Thursday, July 3, 2008


(For an update of this posting, please click here)

Recently, I had the distinct pleasure of taking part in what I'm sure would be considered a very unusual scenario: 19th century mourning. Specifically, Civil War era mourning. This living history event took place at Waterloo Farms in Waterloo, Michigan on June 28th and 29th.

Please allow me to explain a bit about mourning in the 1860's. First off, death happened quite frequently during the Civil War, and not only due to battle deaths (although over 600,000 men died either in battle or of disease during the four years of the war). Infant mortality rate was extremely high, in some cases nearly 50%; death during childbirth was the number one cause of a woman's death; and then there were the "everyday" causes: consumption (TB), influenza, cancer, pneumonia, etc.

As you can see, death during the 1860's was so very much a part of life - seemingly much more than in our modern society.

So, how did folks deal with death during the mid-Victorian period in American history? Here is a (very) basic mourning overview:

(from "Rachel Weeping: Mourning in 19th Century America" by Karen Rae Mehaffey) 'Americans responded to death as a constant companion, and even embraced it with resignation and ritual. Americans...were intimately acquainted with death. Victorians embraced mourning as a sub-culture. It impacted how people dressed, how they behaved in society, and even how they decorated their homes.'

'Women were responsible for mourning in the family, and carried the responsibility of preparing mourning garments and making sure everyone was dressed properly.'

Thusly, women went through several stages of mourning:

Deep Mourning - This was the first stage of mourning, and it immediately followed the death of a husband, wife, or child. A woman (let's say she's a widow) in deep mourning would wear all black, including, while out in public, gloves and a black veil over her face. She would not speak with anyone but her family or closest friends. She would not attend parties or get-togethers and would basically seclude herself from the public in general. She would stay in this deep mourning for at least a year and a day. Sometimes women would never come out of deep mourning.
Once the widow left deep mourning, she would then enter second mourning. At this stage she could stop wearing the veil in public and could begin to trim her bonnet with a little bit of white fabric. She could also wear decorative mourning buttons and jewelry.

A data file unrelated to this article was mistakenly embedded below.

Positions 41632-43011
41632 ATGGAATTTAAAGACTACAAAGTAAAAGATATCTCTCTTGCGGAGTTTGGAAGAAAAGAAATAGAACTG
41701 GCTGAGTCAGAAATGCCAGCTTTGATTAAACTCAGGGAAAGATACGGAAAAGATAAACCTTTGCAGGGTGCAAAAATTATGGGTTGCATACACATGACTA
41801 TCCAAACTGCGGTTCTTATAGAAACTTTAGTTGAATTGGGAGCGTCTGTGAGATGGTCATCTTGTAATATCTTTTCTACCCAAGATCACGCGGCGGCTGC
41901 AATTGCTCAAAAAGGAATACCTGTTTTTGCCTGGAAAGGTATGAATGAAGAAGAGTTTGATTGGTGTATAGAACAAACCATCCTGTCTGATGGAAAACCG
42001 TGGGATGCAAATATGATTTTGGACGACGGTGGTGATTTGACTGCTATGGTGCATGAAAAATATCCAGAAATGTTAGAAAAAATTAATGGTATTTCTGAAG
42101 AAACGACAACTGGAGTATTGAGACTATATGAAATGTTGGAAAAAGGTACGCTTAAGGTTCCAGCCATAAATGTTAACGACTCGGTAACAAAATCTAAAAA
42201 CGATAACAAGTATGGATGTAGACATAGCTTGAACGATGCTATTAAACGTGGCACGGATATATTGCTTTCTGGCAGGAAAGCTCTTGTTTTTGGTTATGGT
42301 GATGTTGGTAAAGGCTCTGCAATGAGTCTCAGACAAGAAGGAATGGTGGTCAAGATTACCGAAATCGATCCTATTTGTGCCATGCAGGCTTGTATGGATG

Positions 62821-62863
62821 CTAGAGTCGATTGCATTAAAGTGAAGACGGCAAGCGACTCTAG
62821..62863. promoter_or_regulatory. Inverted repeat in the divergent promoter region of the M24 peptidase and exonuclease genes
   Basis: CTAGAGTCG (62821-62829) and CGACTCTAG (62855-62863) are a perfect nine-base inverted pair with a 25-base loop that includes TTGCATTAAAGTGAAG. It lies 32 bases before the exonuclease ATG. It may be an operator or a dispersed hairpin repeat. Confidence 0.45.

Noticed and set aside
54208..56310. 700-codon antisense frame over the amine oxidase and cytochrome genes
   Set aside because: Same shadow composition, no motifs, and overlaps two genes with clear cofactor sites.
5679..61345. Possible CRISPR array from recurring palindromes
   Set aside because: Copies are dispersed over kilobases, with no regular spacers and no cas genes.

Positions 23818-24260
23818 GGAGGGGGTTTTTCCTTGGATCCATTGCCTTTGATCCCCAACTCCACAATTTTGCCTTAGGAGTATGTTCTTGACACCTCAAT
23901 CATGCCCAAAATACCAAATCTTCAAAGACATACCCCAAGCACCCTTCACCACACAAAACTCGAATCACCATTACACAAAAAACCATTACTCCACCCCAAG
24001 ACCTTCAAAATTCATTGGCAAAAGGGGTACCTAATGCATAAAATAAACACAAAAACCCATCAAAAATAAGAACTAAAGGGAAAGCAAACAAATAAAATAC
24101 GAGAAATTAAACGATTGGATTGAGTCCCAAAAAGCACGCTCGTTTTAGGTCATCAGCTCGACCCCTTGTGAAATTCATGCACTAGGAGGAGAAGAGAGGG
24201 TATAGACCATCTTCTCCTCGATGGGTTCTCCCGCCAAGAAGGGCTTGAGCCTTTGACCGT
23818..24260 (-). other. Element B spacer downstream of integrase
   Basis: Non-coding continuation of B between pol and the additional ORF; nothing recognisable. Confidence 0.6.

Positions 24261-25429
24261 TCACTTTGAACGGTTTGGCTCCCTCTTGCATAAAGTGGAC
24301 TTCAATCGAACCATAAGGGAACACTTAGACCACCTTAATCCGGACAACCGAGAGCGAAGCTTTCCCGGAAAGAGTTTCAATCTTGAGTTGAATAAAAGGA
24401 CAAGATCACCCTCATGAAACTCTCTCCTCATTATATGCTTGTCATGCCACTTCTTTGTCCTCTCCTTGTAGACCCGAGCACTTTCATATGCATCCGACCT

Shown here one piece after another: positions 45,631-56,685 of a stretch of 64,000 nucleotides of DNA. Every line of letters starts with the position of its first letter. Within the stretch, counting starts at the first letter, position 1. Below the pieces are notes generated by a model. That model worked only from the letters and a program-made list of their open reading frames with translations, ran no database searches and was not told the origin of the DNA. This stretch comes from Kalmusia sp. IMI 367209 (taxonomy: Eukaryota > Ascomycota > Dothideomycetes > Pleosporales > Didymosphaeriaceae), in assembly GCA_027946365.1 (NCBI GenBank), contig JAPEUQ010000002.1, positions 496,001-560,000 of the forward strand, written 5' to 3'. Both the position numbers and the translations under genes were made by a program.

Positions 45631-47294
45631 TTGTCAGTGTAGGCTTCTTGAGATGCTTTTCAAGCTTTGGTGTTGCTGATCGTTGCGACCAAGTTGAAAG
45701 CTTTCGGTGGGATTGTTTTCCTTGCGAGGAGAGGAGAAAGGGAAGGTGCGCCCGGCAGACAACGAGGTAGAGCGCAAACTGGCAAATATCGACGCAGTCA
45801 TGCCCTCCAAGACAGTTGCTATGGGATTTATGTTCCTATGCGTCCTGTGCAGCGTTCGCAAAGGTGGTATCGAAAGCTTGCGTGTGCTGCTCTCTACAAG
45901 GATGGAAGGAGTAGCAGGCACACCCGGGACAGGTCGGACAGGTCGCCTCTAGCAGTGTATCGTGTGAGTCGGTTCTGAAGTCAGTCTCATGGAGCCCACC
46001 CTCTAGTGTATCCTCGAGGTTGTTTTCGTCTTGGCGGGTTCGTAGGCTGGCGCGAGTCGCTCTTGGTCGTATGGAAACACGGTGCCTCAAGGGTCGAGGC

The next mourning stage was called half mourning. This stage allowed the widow to reintroduce some color (purple, gray, lilac, etc.) back into their clothing. Dresses with bold prints were also acceptable fashion.

After a little over two years, the widow would store her mourning clothing and begin wearing her normal everyday wear.

For a man, mourning was quite different. Men were needed to take care of the family, therefore he was needed to return to his occupation as soon as the deceased was buried.

A male's mourning garb was his best (dark) suit with a weeper (made of crape) wrapped around the hatband of his hat. Although there are some differences of opinions, most agree that men also wore a black armband. A man might wear a black cockade on his lapel as well.

Once a widower's wife was buried, chances are pretty good that he might look for a new wife soon after - especially if he had young children at home. Here's the kicker: if he re-married shortly after his deceased wife was buried, his new wife would then mourn for the first wife, wearing all of the mourning clothing and going through the stages as descibed above!

I do not completely understand my interest in the mourning procedures of the 19th century, but I'm not alone in this infatuation. I have found many folks - especially in the reenacting hobby - who also have a strong interest in this as well.

During our mourning presentation in Waterloo, we not only showed what mourning was like in the home, but we also held a funeral, with a pall bearers, a procession to a graveyard, and a preacher reciting the 23rd Psalm - pretty much everything was accurate except a real body in the coffin (that's coming up in Hastings, Michigan July 19th and 20th!), and a burial.

As we proceeded with our scenario in Waterloo, I had more than one patron comment on how the respect that, at one time, was shown to the dead is long gone, that people would rather "party" instead of mourn, and the deceased is soon forgotten.

In many ways they are right. Oh, yes, we have the three day funeral and all that, but it is quite different today. I mean, I do believe that a party for the dearly departed is not such a bad thing. But, there should be more time and more ritual for the mourning process.
It's scenarios like this that help to bring history to life (so to speak!), hence the title "Living History." This is also why I reenact - this is my passion. And this is why I belong to more than one reenacting unit.

I must give thanks to Tonya Hunter (our "deep mourner") for putting together the scenario at Waterloo Farms where she is a member of the board of directors. You did an awesome job Tonya!

And many thanks to Sandy Melcher (our "half stage mourner" - see picture at left of both Sandy and Tonya) for all of her knowledge about not only the mourning practices of the 1860's, but her knowledge of the total social history of the Civil War era itself. As I told my wife (and, yes, to Sandy herself), I want to be the "male Sandy Melcher," and become this wealth of mid-19th century knowledge and information as Mrs. Melcher truly is. I have a lo-o-ong way to go to even be within the same league as Mrs. Melcher, but it gives me something to strive for!

Oh, and I cannot forget the mourning knowledge of my very good friend, Kim Parr, of the Crocker House Museum in Mt. Clemens. Another wealth of mourning knowledge!

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